The American Center for Law and Justice has warned that pastor Saeed Abedini and three other Americans imprisoned in Iran seem likely to be forgotten by President Barack Obama's administration in the proposed nuclear deal with Iran.
Beside Abedini, the law group has identified Jason Rezaian, Amir Hekmati, and Robert Levinson as three other U.S. citizens being held in Iranian prisons.
ACLJ Chief Counsel Jay Sekulow wrote for Fox News on Wednesday that forgetting these Americans in the negotiations would be "outrageous," but the signs are showing that it might very well become a reality. more >>
Tens of thousands of Ethiopians marched on Thursday in the capital of Addis Ababa in solidarity with the 28 murdered Christians at the hands of terror group ISIS. Prime Minister Hailemariam Desalegn described the terror group at the rally as "Satanic."
"This week's cruel act, which was committed against our citizens in Libya, not only gives a glimpse into terrorism, but also shows the Satanic acts and objectives of those who committed the act," Desalegn told the mass rally in Addis Ababa's Meskel Square, according to BBC News.
The response comes to a video released by ISIS on Sunday depicting the execution of two groups of Ethiopian Christians, one where the hostages were shot, and the other where they were beheaded. The militants directed their message to "the nation of the cross," referencing a previous video they released in February that showed the beheading of 21 Coptic Christians. more >>
Armenian-American activists have said that it's a "national disgrace" and a "betrayal" that President Barack Obama is refusing to describe the 1915 massacre of close to 1.5 million Armenian Christians at the hands of the Ottoman Empire as a genocide, despite previously promising to do so.
The LA Times reported that White House officials have made clear the president will not use the word genocide when he commemorates the deaths on Friday, which marks the 100th anniversary of the massacres.
"The president's surrender represents a national disgrace," said Aram S. Hamparian, executive director of the Washington-based Armenian National Committee of America. "It is a betrayal of the truth, and it is a betrayal of trust." more >>
In his Monday program on TheBlaze TV, popular conservative commentator Glenn Beck criticized American Christians for giving an outpouring of support to Christian-owned businesses that are being attacked for their beliefs while doing nothing to rally in support of Christians who've been beheaded for their faith by the Islamic State.
Before making his point, Beck played a clip of the ISIS video, which was released on Sunday, that showed the beheadings of 30 Ethiopian Christians in Libya. Beck then asked why it is that most Christians in the U.S. don't care about the barbaric killings of their brothers and sisters in Christ.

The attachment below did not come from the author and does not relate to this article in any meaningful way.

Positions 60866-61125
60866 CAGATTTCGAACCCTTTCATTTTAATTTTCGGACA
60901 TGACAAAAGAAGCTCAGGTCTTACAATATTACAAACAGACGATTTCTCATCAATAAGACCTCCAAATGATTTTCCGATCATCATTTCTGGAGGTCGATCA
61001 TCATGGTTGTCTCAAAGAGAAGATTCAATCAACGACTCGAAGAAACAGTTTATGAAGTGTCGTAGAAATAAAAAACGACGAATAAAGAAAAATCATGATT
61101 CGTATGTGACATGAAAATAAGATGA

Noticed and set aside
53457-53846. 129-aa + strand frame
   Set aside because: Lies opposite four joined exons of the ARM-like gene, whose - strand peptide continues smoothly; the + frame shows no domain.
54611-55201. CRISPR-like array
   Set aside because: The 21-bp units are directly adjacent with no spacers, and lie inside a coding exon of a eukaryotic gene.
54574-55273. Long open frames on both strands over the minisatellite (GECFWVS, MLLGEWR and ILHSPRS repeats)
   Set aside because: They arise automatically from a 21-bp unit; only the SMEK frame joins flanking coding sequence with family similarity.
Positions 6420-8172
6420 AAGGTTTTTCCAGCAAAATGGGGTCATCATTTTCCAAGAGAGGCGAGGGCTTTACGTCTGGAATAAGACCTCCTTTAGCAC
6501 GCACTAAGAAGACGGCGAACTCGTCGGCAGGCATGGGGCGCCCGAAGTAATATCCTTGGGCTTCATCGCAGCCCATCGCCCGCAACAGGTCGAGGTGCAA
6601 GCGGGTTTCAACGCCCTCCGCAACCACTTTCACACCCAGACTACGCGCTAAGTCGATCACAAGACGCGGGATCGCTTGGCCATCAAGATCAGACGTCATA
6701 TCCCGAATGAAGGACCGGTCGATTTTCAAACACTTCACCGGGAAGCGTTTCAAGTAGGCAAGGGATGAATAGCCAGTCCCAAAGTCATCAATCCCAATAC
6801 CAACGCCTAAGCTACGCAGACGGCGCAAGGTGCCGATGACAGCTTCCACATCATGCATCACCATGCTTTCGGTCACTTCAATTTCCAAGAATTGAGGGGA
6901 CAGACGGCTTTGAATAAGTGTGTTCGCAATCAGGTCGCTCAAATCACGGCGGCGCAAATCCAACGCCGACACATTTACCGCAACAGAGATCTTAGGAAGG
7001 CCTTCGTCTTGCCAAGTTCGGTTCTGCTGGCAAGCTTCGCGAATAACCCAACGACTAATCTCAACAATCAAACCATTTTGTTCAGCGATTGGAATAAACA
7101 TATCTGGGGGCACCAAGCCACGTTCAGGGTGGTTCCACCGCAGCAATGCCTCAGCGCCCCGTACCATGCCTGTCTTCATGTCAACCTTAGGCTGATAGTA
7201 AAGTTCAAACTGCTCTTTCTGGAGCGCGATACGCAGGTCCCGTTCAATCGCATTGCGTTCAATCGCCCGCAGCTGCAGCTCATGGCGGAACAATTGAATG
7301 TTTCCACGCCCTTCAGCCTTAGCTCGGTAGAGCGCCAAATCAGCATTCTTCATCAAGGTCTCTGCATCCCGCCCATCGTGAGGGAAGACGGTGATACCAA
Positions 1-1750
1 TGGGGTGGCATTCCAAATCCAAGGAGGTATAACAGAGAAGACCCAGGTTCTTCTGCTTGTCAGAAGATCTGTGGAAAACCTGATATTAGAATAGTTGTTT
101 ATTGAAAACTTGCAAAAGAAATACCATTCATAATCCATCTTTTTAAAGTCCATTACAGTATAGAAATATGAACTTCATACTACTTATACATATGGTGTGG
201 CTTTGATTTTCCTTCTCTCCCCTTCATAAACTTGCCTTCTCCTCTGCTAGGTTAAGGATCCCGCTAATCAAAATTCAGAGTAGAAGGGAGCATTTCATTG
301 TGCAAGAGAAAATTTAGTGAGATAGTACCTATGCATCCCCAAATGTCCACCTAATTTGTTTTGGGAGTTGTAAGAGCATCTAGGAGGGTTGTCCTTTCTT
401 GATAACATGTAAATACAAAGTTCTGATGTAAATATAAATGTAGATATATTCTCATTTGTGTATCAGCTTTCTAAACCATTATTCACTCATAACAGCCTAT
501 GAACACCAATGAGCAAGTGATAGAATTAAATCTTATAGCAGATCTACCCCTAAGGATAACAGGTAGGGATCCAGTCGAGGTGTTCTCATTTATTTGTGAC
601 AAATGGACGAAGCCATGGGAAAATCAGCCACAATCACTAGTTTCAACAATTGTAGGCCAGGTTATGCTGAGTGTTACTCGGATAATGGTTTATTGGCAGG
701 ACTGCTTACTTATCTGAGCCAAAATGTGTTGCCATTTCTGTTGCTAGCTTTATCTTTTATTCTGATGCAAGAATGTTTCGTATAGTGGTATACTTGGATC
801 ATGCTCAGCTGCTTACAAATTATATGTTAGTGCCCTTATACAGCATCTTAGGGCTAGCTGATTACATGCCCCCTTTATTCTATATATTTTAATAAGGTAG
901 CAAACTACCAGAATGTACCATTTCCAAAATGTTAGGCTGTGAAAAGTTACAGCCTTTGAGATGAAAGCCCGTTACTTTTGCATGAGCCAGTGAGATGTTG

Beck found it weird that when the Christian owners of Memories Pizza in Walkerton, Indiana, received death threats for saying that they would not serve a gay wedding, there was an overwhelming amount of support and charity given by other Christians. But, when Christians in Libya were beheaded by ISIS because of their faith, Christians in America looked away and did not seem to care. more >>
As many as 60 girls and women kidnapped by the Islamic State in Iraq and Syria die by suicide each month after suffering physical and sexual abuse at the hands of ISIS jihadis, an aid worker stationed in Iraq has claimed.
The aid worker, who's referenced by the name of Yousif, told the British news site The Express that he has witnessed women who are subject to rape, forced marriage and physical assault by ISIS militants killing themselves at a rate of one or two per day in order to escape their horrific ordeals.
"Everyday between one or two commit suicide," Yousif explained. "There are different methods they use inside there, whether they hang themselves, cut themselves, different ways they do it." more >>
Christian refugees who fled Libya via a perilous route across the Mediterranean where thousands of others died seeking to escape religious persecution and poverty, say they were forced to deny Christ after ISIS militants threatened their lives.
"We are Christians but we had to deny our faith otherwise the gunmen would kill us, slit our throats and cut off our heads," a refugee known only as Haben, told the UK's Daily Mail. "I have friends from Eritrea and Egypt who were killed because they are Christians. The men come around with Kalashnikov and they ask you what is your faith. If you are Christian they take you away and kill you. They cut off your head or shoot you. This is what they have done to hundreds of Christians."
Haben, 19, and his younger brother Samuel, 14, escaped Libya by buying seats in a boat headed to Mineo, Greece. Mineo has become a temporary refuge for thousands of Christians and other members of religious minority groups trying to escape persecution at the hands of ISIS militants seeking to establish a caliphate throughout Africa. more >>